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Farmingdale Prepares to Commemorate Civil War Sesquicentennial

Fund Drive Underway For War Memorial

With the sesquicentennial, the 150th year anniversary, of the Civil War, quickly approaching, the Farmingdale - Bethpage Historical Society is preparing to honor Farmingdale’s Civil War veterans. The organization plans to unveil a new war memorial on the Village Green on Memorial Day 2011.

A little more than a year ago, high school student Patrick Looney took on a restoration task as part of his Eagle Scout project which included the preservation and beautification of several gravesites at the Lyceum Cemetery, an abandoned location just west from the present-day Sportime gym location on Hempstead Turnpike.

Village Trustee Bill Johnson said, “It’s easily overlooked.” He explained that in New York State, if there is no board appointed to administer the function of the property, it is deemed abandoned. There are about 4,000 known abandoned cemeteries in the state.

Townships mow a couple of times each year, but Trustee Serena Brochu told the Observer that the property is often overgrown, but occasionally local civic groups and organizations take an interest in its appearance and stop by to do some light clean up and beautification. The last major clean up to the property was by Looney as part of his Eagle Scout project approximately one year ago. Looney sought the assistance of the Society for historical matters regarding the gravesites that he was restoring.

Three of the known Farmingdale Civil War veterans are buried at this abandoned cemetery, two being brothers, Alfred and Cornelius Walters.

“As part of Patrick’s project, he was the driving force behind it, but we did a cemetery tour last May; from obtaining Civil War pension files and some census data, we were able to compile a little bit of the biographies of a couple of the men,” said Brochu. “How tall were they; what color were their eyes, their hair; who did they marry; who were their children? There weren’t cameras, so these descriptions were recorded in their service records, mostly in case they went AWOL.”

The list is not conclusive, but some of the confirmed Farmingdale veterans are: John Powell, Andrew Powell, Philip Darby, G. Theodore Smith, Zachariah J. Hendrickson, Silas C. Haff, William McVeagh, Alfred S. Walters, Harlan G. Newcomb, William W. Wood, Cornelius B. Walters, John W. Hendrickson, and William Murphy. There are other possible Farmingdale veterans that the Historical Society has partial information for, but more facts are needed to be sure of their origin and residence.

Brochu said, “How we’ve been determining who should be on the memorial are people who lived in Farmingdale prior to the War, not people who went to war, returned and then moved to Farmingdale after the war when they had never lived here before; sometimes that is very hard to determine, the records are not that great from that time period.”

Johnson explained how the historical research and fact gathering has progressed. He said, “The beginning of this little project was sort of inspired by a story in a book; there’s a chapter in there called ‘Sermons In Stone’ about a cemetery out on the Turnpike.” Back in 1984, the Historical Society published a book by Iris and Alonzo Gibbs called Harking Back: An Account of the Bethpage Purchase and Sundry Long Island Events, Persons and Places. The chapter “Sermons In Stone” tells of 13 soldiers who went off to war, including Alfred Walters, from Farmingdale on Aug 21, 1862.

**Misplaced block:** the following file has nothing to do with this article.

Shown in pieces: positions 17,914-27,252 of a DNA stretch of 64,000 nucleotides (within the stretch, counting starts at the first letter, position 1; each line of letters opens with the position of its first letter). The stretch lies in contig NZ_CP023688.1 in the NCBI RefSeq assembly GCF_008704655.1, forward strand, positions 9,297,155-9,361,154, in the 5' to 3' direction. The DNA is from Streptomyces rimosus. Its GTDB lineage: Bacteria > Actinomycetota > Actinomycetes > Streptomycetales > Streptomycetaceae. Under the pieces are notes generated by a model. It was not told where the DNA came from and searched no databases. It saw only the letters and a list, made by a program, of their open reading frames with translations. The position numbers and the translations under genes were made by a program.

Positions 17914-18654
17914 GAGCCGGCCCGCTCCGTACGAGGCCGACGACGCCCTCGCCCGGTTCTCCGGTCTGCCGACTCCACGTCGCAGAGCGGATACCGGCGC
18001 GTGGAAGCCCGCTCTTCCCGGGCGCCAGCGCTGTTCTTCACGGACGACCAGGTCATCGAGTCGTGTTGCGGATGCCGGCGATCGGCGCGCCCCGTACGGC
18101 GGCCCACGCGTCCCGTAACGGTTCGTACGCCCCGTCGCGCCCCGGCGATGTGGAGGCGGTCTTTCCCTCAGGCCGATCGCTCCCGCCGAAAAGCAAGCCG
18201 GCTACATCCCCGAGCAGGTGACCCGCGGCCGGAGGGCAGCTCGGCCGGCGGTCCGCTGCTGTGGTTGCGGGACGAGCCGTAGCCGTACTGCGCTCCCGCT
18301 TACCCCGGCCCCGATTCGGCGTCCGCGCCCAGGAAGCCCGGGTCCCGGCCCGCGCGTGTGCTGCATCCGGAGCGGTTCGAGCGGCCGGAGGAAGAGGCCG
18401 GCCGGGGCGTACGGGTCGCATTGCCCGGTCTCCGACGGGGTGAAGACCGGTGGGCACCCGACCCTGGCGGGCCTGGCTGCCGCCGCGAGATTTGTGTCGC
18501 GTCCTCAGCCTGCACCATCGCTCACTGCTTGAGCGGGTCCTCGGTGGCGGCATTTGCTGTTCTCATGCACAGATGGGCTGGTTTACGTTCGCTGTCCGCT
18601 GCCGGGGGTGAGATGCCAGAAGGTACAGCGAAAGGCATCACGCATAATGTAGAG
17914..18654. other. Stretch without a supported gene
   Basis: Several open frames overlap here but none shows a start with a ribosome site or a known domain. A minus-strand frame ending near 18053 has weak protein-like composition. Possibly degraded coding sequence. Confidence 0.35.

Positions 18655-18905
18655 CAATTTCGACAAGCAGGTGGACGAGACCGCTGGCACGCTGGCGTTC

“For a long time we’ve had the idea that we need to recognize these fellas, put their names up because it was the first time that Farmingdalers had really gone to war,” said Johnson.

The names of the confirmed Civil War soldiers will be inscribed on the new memorial and placed with the other war memorials on the Village Green.

The Historical Society plans to raise $10,000 to complete the project, prior to the Memorial Day observance.

Trustee Brochu said, “As the unveiling of this project gets closer, I wish that more people took an active interest in the preservation of things like this because when it’s gone, it’s gone.”

Descendents with information about Farmingdale’s Civil War veterans are asked to contact the Historical Society, but to expect that legal documentation and other service proof will need to be vetted before soldiers’ names are added to the honor roll.

To keep with the Civil War theme of historical activities, the Society will be hosting “Long Island and the Civil War,” a 60-minute illustrated program exploring Long Island’s role in the War Between the States. The presentation will be on Sunday, Nov. 21 at 2 p.m. in the Board Room of Village Hall, 361 Main Street in Farmingdale by Harrison Hunt. The program, part of the fall-winter lecture series of the Farmingdale-Bethpage Historical Society, has been thoroughly researched by Hunt, a professional historian and museum curator. He is the author of Hallowed Ground and Heroes of the Civil War.

The program includes information on historic units and ships on which Long Islanders served, home front activities, and famous leaders and events connected with Long Island. The presentation is the complete summary of Long Island’s role in this crucial struggle.

The fund drive is well under way. Programming and donation information can be found in the Historical Society’s news-letter, The Yeoman, by emailing: This e-mail address is being protected from spambots. You need JavaScript enabled to view it , on the website: http://fbhsli.org/ or by calling (516) 249-3099.

Additionally, checks can be made payable to: Farmingdale - Bethpage Historical Society, noting “Civil War Memorial” on the memo line, and mailed to Civil War Memorial Fund, Farmingdale-Bethpage Historical Society, P.O. Box 500, Farmingdale, NY 11735.